OSPIRG Criticizes Providence’s Double-Digit Rate Hike for 2019
A prominent consumer advocacy group has issued another scathing analysis of Providence Health Plan’s proposed individual health insurance rates calling them far too high in what has become an annual event.
Providence has proposed raising individual health insurance rates an average of 13.6 percent in Oregon, but first must face scrutiny and approval from state insurance regulators, who traditionally have cut down the insurer’s initial proposal. The proposed rates would increase average monthly premiums from $380 to $453 for consumers who do not receive subsidies on healthcare.gov, the state and federal insurance market.
OSPIRG, the Oregon State Public Interest Research Group, said Providence Health Plan inflated its premiums based on exaggerated fears of federal changes in the Affordable Care Act.
Jesse O’Brien, the group’s policy director, said Providence overstated the effects of the repeal of the mandate requiring health insurance and the expansion of new so-called association health plans. These plans, following an executive order by President Donald Trump this month, can now override some of the consumer protections in the Affordable Care Act and do not cover many of the essential health benefits. Providence has asked for a 10 percent premium increase to bolster them against these changes.
“This is the third year in a row Providence has proposed a double-digit rate hike on tens of thousands of Oregonians, and their rates have nearly doubled since 2015,” said O’Brien. “This simply cannot continue.”
Looking at the rate breakdown, O’Brien said Providence’s 8 percent annual increase in the cost of medical care and prescription drugs was among the highest in the market and that the Catholic health plan’s long-term forecast of a 19.4 percent trend for prescription drugs was by far the highest in the business.
“You’d think that they’d have a way to insulate themselves better because they have such a close relationship to their delivery system,” said O’Brien, including their own chain of hospitals and clinics, unlike stand-alone insurers like Regence BlueCross BlueShield.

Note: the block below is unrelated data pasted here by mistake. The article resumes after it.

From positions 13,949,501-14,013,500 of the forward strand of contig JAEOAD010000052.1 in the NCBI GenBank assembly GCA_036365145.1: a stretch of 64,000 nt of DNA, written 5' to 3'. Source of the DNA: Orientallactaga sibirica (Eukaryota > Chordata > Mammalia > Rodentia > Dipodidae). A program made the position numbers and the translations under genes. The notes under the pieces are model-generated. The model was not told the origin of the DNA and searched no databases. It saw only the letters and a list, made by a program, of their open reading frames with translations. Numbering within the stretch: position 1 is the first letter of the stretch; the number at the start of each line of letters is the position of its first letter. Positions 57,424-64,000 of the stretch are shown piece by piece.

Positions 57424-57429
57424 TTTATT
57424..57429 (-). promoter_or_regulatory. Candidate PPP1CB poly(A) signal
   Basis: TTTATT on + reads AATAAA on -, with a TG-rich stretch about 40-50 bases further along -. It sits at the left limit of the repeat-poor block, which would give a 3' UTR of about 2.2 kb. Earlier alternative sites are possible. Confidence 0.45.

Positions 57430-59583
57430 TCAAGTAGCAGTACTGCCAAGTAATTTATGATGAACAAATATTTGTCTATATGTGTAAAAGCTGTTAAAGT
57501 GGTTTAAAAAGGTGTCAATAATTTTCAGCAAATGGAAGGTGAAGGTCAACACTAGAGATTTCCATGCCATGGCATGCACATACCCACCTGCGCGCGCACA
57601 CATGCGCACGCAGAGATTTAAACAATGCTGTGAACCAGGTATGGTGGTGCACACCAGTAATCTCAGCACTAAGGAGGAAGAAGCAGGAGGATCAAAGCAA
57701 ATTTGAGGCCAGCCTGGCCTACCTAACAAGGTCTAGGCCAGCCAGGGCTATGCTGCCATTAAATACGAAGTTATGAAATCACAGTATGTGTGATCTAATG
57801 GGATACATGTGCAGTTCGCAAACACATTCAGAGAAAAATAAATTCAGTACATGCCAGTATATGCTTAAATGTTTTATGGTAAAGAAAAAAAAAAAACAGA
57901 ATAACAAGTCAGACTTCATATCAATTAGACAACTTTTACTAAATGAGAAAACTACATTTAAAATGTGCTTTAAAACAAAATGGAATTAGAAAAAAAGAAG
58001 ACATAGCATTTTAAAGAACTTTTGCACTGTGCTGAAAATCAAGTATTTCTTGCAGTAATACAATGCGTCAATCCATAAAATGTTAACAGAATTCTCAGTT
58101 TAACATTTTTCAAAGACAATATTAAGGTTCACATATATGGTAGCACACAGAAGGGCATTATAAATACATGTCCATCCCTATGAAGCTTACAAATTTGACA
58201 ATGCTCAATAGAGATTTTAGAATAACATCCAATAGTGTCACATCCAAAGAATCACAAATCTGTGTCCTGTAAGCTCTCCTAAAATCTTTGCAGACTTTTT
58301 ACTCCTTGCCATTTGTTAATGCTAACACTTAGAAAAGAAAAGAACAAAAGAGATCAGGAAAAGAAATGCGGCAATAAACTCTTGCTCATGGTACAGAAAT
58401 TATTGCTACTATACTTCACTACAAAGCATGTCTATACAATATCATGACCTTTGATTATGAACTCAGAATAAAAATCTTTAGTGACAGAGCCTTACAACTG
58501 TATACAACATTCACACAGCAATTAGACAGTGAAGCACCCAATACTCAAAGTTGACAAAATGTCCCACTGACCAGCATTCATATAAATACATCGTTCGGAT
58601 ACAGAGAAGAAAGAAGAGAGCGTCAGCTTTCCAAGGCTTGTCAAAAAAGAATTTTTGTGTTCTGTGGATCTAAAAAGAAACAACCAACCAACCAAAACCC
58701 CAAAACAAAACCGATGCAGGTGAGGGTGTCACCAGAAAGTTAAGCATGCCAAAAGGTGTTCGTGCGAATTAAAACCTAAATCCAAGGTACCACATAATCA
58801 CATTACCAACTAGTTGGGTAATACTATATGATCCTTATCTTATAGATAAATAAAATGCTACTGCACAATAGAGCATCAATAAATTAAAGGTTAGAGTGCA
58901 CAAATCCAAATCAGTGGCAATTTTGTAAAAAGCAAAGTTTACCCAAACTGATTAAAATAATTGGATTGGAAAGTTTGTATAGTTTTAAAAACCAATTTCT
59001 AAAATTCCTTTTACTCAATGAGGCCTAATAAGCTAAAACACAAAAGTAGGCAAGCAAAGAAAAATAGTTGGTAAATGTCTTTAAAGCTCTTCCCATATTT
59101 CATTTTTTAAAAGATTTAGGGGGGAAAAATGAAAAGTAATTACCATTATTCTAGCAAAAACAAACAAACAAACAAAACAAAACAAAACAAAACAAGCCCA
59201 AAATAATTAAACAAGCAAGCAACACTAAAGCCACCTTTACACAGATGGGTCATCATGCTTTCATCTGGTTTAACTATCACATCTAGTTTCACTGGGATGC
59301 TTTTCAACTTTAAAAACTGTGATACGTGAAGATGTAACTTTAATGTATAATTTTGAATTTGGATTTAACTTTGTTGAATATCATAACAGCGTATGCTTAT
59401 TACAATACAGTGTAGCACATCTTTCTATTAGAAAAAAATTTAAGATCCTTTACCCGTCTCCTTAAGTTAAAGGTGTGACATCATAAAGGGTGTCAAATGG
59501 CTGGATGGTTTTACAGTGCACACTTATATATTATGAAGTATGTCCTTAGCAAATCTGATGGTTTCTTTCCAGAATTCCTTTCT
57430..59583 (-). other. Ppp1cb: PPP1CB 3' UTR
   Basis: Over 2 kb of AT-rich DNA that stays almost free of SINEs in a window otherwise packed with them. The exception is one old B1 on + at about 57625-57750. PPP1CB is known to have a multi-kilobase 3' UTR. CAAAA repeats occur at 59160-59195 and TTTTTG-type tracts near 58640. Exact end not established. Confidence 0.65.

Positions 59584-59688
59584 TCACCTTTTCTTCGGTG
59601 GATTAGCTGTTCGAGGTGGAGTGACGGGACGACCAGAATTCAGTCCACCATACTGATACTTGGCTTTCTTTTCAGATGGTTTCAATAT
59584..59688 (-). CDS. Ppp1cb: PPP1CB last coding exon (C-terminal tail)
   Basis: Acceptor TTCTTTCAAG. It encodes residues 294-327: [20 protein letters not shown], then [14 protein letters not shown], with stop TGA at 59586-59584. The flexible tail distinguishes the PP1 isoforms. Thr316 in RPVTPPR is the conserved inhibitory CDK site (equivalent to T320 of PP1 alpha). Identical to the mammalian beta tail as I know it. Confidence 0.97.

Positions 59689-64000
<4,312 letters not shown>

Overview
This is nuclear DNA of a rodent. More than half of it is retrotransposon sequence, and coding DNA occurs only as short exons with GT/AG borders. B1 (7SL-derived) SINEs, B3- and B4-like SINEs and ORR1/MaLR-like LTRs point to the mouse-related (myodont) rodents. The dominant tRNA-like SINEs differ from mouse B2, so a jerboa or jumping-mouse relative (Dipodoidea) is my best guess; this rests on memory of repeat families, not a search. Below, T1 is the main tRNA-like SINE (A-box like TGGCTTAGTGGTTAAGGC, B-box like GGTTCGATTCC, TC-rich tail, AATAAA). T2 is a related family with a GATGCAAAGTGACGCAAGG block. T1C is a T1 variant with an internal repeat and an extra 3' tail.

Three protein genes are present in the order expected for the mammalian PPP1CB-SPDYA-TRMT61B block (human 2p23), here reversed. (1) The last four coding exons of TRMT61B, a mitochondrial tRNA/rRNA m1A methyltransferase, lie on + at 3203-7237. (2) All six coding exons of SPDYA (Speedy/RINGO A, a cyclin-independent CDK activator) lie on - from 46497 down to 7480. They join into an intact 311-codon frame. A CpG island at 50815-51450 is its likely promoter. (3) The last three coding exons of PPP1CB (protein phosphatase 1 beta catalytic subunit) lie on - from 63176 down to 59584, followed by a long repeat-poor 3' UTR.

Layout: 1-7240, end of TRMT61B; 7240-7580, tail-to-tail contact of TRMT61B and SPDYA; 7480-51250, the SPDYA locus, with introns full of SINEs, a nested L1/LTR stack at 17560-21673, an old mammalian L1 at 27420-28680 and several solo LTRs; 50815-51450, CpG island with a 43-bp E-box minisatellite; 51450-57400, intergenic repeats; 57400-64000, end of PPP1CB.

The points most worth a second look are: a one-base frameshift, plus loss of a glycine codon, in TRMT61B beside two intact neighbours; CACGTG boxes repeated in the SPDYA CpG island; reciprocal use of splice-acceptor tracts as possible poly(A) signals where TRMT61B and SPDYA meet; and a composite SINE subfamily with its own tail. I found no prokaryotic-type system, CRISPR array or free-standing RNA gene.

As of March, Providence had by far the biggest share of Oregon’s individual health insurance market, with 93,000 customers, or 47 percent of the market. The next biggest player is Kaiser Permanente, with 47,000 customers or 24 percent.
Providence spokesman Gary Walker disputed OSPIRG’s characterization of his company’s rising prices, noting that rate hikes have averaged 10.6 percent a year since 2014, lower than the industry average.
“We disagree with OSPIRG’s assertion we are ‘overcharging’ consumers. Our actuarial analysis and support data in our rate filing explain the logic behind our trend factor predictions,” said Walker. “While we can't speak to the analysis behind other carrier projections, it's important to note that trend factors vary in part due to populations we serve.”
Walker pointed out that while his company is asking for a double-digit increase, so are many competitors, and the proposed rates put them in the middle of the pack. The Connect Silver plan is the second-lowest cost plan in the Portland metro area.
Last year, Kaiser Permanente had the lowest average premium rates in Portland at $356 a month for a 40-year-old in Portland, followed by Providence. This year, PacificSource Health Plans is making a move to increase its market share by cutting rates and offering the lowest-priced plan at $425 a month.
PacificSource had the most expensive individual health plans for 2018 at $452 a month, a distinction that will shift to Health Net Health Plan for next year, at $513 a month, pending approval of state regulators. Moda Health and Kaiser have also proposed lower rates than Providence for 2019.
O’Brien said Providence has effectively doubled their premium rates since 2015. Last year, Providence proposed a rate hike of more than 20 percent only to see state insurance regulators cut that figure nearly in half, to 10.8 percent, saving $63.8 million for consumers and the federal government, which subsidizes health insurance for Oregonians with modest incomes.
“The more we dig into Providence’s justification, the more concerned we are that the proposed rates may overcharge consumers by overstating the impact of medical cost inflation and federal policy changes,” O’Brien said. “While many Providence members will be able to avoid paying the full premium price by taking advantage of the Affordable Care Act’s tax credits, or may find a lower-cost option by switching coverage, such a large increase will still be disruptive for many Oregon families.”
Walker noted that Providence is the only statewide insurance carrier remaining in Oregon. “We provide insurance options in every county on the insurance exchange whereas other insurers have abandoned many Oregon counties.”
But some areas will have more choices next year. PacificSource, which pulled out of it what had been its biggest market in Lane County after merging with Legacy Health, plans to re-enter Lane and Yamhill counties for 2019. Kaiser will also add competition in Oregon’s second-largest metro area.
O’Brien made some of the same critical observations last year: He accused Providence of overstating medical inflation and wildly exaggerating the effects of potential federal changes to the Affordable Care Act.
You may reach reporter Chris Gray at firstname.lastname@example.org.